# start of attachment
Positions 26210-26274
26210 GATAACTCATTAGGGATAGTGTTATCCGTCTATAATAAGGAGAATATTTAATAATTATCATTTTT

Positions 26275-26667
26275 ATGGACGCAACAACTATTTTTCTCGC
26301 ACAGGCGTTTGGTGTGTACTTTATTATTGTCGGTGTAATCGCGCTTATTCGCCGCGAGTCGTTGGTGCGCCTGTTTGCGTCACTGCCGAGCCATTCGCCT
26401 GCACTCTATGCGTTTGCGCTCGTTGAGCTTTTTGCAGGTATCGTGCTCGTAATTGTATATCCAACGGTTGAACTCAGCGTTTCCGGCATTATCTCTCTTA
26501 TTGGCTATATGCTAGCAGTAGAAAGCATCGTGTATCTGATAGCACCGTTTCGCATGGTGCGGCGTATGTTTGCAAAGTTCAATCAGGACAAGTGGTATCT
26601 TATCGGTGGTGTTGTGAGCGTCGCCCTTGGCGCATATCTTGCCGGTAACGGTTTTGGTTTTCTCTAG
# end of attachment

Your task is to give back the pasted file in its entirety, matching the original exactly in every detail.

Positions 26210-26274
26210 GATAACTCATTAGGGATAGTGTTATCCGTCTATAATAAGGAGAATATTTAATAATTATCATTTTT

Positions 26275-26667
26275 ATGGACGCAACAACTATTTTTCTCGC
26301 ACAGGCGTTTGGTGTGTACTTTATTATTGTCGGTGTAATCGCGCTTATTCGCCGCGAGTCGTTGGTGCGCCTGTTTGCGTCACTGCCGAGCCATTCGCCT
26401 GCACTCTATGCGTTTGCGCTCGTTGAGCTTTTTGCAGGTATCGTGCTCGTAATTGTATATCCAACGGTTGAACTCAGCGTTTCCGGCATTATCTCTCTTA
26501 TTGGCTATATGCTAGCAGTAGAAAGCATCGTGTATCTGATAGCACCGTTTCGCATGGTGCGGCGTATGTTTGCAAAGTTCAATCAGGACAAGTGGTATCT
26601 TATCGGTGGTGTTGTGAGCGTCGCCCTTGGCGCATATCTTGCCGGTAACGGTTTTGGTTTTCTCTAG